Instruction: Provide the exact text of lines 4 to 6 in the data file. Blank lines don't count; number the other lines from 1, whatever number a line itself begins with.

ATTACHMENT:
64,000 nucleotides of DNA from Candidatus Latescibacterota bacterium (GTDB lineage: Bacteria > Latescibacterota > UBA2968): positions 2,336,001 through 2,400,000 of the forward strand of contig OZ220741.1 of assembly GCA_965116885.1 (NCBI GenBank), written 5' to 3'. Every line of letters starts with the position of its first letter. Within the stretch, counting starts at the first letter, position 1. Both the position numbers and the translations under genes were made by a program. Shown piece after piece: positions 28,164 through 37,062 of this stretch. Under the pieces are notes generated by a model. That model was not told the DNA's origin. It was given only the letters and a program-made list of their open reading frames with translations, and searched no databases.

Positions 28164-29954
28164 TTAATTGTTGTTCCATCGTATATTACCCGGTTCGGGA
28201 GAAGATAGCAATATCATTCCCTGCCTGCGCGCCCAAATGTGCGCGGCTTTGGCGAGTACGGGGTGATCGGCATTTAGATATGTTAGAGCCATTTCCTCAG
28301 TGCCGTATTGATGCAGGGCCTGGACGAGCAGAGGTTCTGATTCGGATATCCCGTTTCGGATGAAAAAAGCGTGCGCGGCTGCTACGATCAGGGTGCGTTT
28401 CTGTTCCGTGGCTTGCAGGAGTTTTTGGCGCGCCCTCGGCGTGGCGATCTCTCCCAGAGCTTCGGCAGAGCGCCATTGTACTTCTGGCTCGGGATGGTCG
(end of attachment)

28201 GAAGATAGCAATATCATTCCCTGCCTGCGCGCCCAAATGTGCGCGGCTTTGGCGAGTACGGGGTGATCGGCATTTAGATATGTTAGAGCCATTTCCTCAG
28301 TGCCGTATTGATGCAGGGCCTGGACGAGCAGAGGTTCTGATTCGGATATCCCGTTTCGGATGAAAAAAGCGTGCGCGGCTGCTACGATCAGGGTGCGTTT
28401 CTGTTCCGTGGCTTGCAGGAGTTTTTGGCGCGCCCTCGGCGTGGCGATCTCTCCCAGAGCTTCGGCAGAGCGCCATTGTACTTCTGGCTCGGGATGGTCG